4. Utilize grayscale & triple-clicking the home screen

Here's where this trick gets interesting and maybe too much for some. It's one thing to organize your phone but stripping color may be too far for you. That's okay! But I need it some days. And the good news is that this feature is totally optional and easy to switch on and off. 

First, turn on grayscale mode.  Go to SETTINGS > GENERAL > ACCESSIBILITY and flip the switch for grayscale. What this does is literally just remove color from everything. Even the camera will appear grayscale (your photos still come out in color). All the color is still there, you just don't see it. 



Now sometimes you'll want to turn this off. Instagram and Pinterest aren't the same in grayscale. Facebook is arguably more pleasant and web browsing with ads is far less obnoxious, but sometimes you'll want full color.  

So to save the trouble of changing settings all the time, you can set the home button with triple-click  to toggle this feature on and off. 

Under the ACCESSIBILITY menu scroll to the bottom to ACCESSIBILITY SHORTCUT. Check Grayscale. Now, click the home button three times in a row quickly and color will be restored. 



Once this is set up, you won't have to set it again.  If a thorough purging of apps isn't feasible maybe this will help. Hiding your unused apps and knowing they're still there when you need them but not in your way can be just as freeing. 

For more techie tips LIKE my Facebook page AtNatalie.  

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Keep the chic, give me the shabby

The youngest twin’s favorite show right now is Fixer Upper. She’s a spunky eight-year-old with lots to say, so it’s fun to watch her excitement as the show progresses from shabby to chic in a magical 45 minutes. It’s also humbling.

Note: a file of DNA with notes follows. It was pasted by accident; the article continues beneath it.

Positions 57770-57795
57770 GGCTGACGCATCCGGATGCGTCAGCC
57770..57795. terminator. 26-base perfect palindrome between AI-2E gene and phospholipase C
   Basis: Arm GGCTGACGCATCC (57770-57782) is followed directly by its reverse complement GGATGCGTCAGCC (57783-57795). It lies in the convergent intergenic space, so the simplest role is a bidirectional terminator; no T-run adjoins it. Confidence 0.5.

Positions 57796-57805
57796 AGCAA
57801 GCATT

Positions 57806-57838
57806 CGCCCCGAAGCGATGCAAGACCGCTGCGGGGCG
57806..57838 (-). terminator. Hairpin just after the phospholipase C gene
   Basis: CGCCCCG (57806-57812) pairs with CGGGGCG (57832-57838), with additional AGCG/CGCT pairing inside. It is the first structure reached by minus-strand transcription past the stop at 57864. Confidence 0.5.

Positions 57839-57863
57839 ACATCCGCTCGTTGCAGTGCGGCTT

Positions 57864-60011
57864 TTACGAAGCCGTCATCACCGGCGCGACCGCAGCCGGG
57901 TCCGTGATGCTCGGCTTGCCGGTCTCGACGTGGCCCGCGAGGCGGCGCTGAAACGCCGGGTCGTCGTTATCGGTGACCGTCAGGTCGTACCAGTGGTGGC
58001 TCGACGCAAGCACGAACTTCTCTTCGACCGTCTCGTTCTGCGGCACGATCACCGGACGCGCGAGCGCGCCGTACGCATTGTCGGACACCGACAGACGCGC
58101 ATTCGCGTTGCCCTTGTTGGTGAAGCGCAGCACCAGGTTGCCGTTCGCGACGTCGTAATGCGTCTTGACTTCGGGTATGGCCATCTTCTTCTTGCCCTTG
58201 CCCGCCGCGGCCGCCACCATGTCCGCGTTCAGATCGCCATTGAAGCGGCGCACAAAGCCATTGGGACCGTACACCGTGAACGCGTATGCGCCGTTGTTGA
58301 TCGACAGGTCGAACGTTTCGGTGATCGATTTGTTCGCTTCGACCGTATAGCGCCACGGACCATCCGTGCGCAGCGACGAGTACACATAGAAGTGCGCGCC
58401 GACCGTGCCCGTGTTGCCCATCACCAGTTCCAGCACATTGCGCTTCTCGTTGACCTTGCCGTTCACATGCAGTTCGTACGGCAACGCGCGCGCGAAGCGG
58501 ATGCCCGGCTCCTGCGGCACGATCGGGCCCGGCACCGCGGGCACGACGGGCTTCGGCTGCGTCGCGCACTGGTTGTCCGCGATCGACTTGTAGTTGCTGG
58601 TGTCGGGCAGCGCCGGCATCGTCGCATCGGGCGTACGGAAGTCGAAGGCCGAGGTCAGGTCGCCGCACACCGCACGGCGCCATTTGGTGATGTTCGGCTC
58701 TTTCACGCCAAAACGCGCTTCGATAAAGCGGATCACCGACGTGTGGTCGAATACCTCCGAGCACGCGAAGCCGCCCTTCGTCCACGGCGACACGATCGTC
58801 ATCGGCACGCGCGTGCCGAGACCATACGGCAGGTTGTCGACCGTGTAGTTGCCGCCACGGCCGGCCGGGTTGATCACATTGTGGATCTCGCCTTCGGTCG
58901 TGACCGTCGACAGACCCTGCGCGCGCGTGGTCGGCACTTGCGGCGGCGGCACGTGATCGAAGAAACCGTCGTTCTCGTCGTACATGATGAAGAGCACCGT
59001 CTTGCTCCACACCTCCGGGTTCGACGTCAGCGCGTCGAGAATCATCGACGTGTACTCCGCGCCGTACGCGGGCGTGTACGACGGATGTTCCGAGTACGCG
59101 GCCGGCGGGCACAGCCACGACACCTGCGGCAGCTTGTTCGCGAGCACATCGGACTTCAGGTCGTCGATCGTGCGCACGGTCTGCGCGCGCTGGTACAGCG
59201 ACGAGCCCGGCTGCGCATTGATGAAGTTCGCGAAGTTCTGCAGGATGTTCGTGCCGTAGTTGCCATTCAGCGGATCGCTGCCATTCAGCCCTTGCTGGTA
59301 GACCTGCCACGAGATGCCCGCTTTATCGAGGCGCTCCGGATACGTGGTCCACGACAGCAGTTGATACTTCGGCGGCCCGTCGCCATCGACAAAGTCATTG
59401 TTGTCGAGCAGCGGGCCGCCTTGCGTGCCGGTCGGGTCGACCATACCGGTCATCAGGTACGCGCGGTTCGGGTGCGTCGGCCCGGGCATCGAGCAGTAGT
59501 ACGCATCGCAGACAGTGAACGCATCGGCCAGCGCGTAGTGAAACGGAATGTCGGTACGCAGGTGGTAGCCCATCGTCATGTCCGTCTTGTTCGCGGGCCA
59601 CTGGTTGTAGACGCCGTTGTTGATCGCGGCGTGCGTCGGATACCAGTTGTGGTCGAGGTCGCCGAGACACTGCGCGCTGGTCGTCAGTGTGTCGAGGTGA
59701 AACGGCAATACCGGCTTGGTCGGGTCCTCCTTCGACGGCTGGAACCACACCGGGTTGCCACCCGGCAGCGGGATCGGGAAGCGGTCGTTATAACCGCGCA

“Wow, that’s a great house! I’d LOOOOOVE to live in that house. I mean, just look at that, that’s awesome!”

That would be the before house she’s getting excited about. You see, we have a very modest 800-or-so square foot house that’s always under construction. Dad is a brick mason who brings his work and his dreams home with him.

Not our house, but it's nice; it probably has two bathrooms.

Not our house, but it's nice; it probably has two bathrooms.

There’s always a bit of trim not put up yet, a window that needs replacing, primer on the wall that needs paint, or a doorway cut out but not dry-walled yet. He works 10–12 hour days and spends a long weekend once every few months working to make our tiny house a little more comfortable for our family of five.

“Aw, cool, it looks just like our house!”

Now she’s talking about demo day. I used to be bothered by the mess, and I still get a little frustrated sometimes when I have to shuffle tile and tools to the side to make a sandwich when the kitchen is his current project. And sometimes I day dream about having the money to pay an extra hand to come in a knock it all out in a day or two, but when I look at this little girl flipping out because “oh my gosh, Mom, they have TWO bathrooms” I know there’s something bigger happening in her world.

This kid is learning to be happy with small things and she doesn’t even know it. Without any serious training on our part, she’ll grow up feeling like a home with two bathrooms is a luxury. Paint on every wall with crown molding, consistent flooring from one room to the next, and a counter top that doesn’t scoot when you lean on it, that’s a real prize.